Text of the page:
Cornering the Market: Why the Tampa Bay Buccaneers Won’t Take a Cornerback With the 13th Pick of the NFL Draft


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The NFL Draft presents a fundamental debate of drafting philosophy, as every team has the chance to do one of two things: Take the best player available, or take the best player at a position of need. The Buccaneers will be squarely at the center of this debate during the 2013 NFL draft with the 13th overall pick, as the obvious position of need for Tampa Bay will likely lack a player worthy of selection. Our Fansided NFL Mock Drafter Josh Sanchez  has taken the predictable path of choosing Johnthan Banks from Mississippi State, who is widely ranked in the 20’s and 30’s as an overall prospect. In other words, the Buccaneers would be reaching past up to 20 better prospects just to choose the position of obvious need. Sanchez is not alone in tabbing Banks to head to Tampa Bay, as many mock drafters around the blogosphere took that route.

Why on earth would the Buccaneers pass over 20 better players just to get a corner back?

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Mark Dominik would clearly love to have a future franchise cornerback, and there is one available in this draft. Dee Milliner of Alabama is almost guaranteed to be a star at defensive back in the NFL, and is likely to go as high as the top 5. The Buccaneers could consider trading up to get Milliner, and I would be perfectly happy with this decision. Milliner is strong, athletic, and played in such a great system in Tuscaloosa that he will be ready for the challenges of the NFL. However, if the Buccaneers remain at the 13th position in the draft,  Milliner will not be available and the Buccaneers should not, and hopefully will not, take a corner back.

I have already presented a couple of options for lower round cornerbacks that the Buccaneers could take, in this article and this article. This ought to be the path the Buccaneers take, combined with the signing of a free agent with some experience to help rebuild at the cornerback position. Wasting a first round pick just to take a position of need and ignoring other excellent players can only lead to regrets. So what positions should the Buccaneers target? The Pewter Plank will have draft profiles of plenty of players as the draft approaches, but let’s consider the positions the Buccaneers could target.

Defensive Tackle: The Buccaneers may lose Roy Miller in the offseason, and may want to select a franchise player to line up alongside Gerald McCoy to form a dynamic and powerful inside presence on the defensive line. There is no shortage of talent at defensive tackle, with multiple players in the top 15. If the best player available is a defensive tackle, the Buccaneers would certainly be wise to add another interior lineman to the ranks.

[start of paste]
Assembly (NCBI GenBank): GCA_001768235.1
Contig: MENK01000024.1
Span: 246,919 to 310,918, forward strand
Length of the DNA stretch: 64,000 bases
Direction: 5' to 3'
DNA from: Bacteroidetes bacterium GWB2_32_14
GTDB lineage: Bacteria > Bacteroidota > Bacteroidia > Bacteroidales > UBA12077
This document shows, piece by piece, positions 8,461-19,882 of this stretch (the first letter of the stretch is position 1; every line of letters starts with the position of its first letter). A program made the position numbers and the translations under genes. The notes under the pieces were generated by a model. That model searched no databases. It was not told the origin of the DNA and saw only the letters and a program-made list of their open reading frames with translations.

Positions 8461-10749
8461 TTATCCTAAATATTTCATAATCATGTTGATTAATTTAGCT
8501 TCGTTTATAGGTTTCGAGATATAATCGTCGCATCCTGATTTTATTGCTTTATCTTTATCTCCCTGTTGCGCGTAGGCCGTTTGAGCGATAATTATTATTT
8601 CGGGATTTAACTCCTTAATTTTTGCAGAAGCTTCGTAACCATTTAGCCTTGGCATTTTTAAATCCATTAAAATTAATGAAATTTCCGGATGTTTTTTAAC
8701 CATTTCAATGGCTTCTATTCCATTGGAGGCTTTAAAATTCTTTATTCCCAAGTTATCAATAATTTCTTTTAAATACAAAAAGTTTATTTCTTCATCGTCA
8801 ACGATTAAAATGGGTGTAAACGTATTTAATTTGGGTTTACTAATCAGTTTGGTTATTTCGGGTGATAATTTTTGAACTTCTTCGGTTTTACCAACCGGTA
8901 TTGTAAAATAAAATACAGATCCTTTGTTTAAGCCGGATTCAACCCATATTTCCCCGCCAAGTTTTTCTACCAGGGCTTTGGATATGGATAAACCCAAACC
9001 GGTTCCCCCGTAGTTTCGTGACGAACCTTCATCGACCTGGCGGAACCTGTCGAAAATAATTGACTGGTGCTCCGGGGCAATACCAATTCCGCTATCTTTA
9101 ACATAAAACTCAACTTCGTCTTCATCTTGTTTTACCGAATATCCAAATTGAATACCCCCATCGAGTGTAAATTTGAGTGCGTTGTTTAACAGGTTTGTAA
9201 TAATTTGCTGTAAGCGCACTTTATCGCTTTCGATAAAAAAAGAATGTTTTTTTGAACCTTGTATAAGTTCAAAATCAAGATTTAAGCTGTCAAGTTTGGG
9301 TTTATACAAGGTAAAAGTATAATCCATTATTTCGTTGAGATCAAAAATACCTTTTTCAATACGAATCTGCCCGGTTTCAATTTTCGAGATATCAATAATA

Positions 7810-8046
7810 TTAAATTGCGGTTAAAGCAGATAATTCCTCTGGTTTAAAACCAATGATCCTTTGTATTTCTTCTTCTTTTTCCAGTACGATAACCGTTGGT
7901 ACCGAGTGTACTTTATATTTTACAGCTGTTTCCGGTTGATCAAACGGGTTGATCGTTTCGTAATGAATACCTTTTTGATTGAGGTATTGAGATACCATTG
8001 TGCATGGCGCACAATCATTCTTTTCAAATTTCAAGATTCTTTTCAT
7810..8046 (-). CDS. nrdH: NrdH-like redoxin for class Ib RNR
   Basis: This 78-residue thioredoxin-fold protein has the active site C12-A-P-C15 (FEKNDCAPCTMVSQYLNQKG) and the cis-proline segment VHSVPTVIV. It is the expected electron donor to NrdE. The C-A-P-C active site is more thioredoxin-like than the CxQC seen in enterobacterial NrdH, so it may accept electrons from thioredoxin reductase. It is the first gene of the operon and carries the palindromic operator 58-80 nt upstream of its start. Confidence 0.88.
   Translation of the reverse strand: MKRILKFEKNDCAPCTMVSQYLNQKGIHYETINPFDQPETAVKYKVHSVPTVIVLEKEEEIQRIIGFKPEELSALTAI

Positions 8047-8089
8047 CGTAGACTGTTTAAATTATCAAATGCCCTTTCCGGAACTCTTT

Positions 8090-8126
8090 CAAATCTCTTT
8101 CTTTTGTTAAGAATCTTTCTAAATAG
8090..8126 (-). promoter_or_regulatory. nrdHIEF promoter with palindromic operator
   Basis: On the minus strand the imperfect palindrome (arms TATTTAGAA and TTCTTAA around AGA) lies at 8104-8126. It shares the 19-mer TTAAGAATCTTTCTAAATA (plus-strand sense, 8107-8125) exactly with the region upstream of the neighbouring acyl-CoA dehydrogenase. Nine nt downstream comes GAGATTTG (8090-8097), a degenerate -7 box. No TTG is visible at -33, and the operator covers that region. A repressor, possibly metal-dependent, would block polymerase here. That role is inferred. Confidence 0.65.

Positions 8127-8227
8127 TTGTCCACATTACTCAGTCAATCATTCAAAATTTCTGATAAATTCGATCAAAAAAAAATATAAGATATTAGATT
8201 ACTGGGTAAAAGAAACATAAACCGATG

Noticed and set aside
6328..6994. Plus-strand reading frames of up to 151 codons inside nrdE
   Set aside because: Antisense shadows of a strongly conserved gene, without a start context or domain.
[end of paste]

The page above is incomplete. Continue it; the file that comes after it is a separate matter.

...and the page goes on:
Offensive Tackle: There are clearly options at tackle near the top of the draft, and with Jeremy Trueblood on his way out the door, the Buccaneers could do well by taking a tackle at number 13. Tampa Bay could select a strong left tackle and shift Donald Penn to the right, or simply select a player capable of playing right tackle. Either way, it would give the Buccaneers an incredible lineup up front on offense, when healthy. Penn, Nicks, Zuttah, Joseph, and a very good rookie would be an amazing set of players for the Buccaneers for years to come.

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Defensive End: Some of the best talent in this draft is at the defensive end position, and the Buccaneers will be very likely to have the option to select a pass rusher at number 13. With the questionable health of Da’Quan Bowers, and the possible loss of Michael Bennett, a solid pass rusher who can get consistent pressure on the quarterback would be a very valuable addition to the squad. This is the position where a player is likely to fall to the Buccaneers and become a great value, as a run on quarterbacks in the top 10 could push down more talented players to Tampa Bay.

Safety: There is one safety in the top 15, depending on what draft board you look at. If Kenny Vaccaro of Texas is available, he could be the perfect selection as a free safety. Ronde Barber is either going to be gone, or very old, and having a young star at the safety position might just be the best option for the Buccaneers.

The NFL draft is a very exciting time, and there will be plenty of changes in the draft board between now and the day of the draft. However, I don’t believe the Buccaneers would be making the best choice by blindly taking a corner back because they’re weak at the position. I could be proven wrong if a cornerback improves his draft stock, or if Milliner somehow falls to Tampa Bay, but let’s remember that the Buccaneers need talent just as much as they need a cornerback, and selecting the best player available is almost always the best choice in the NFL Draft.

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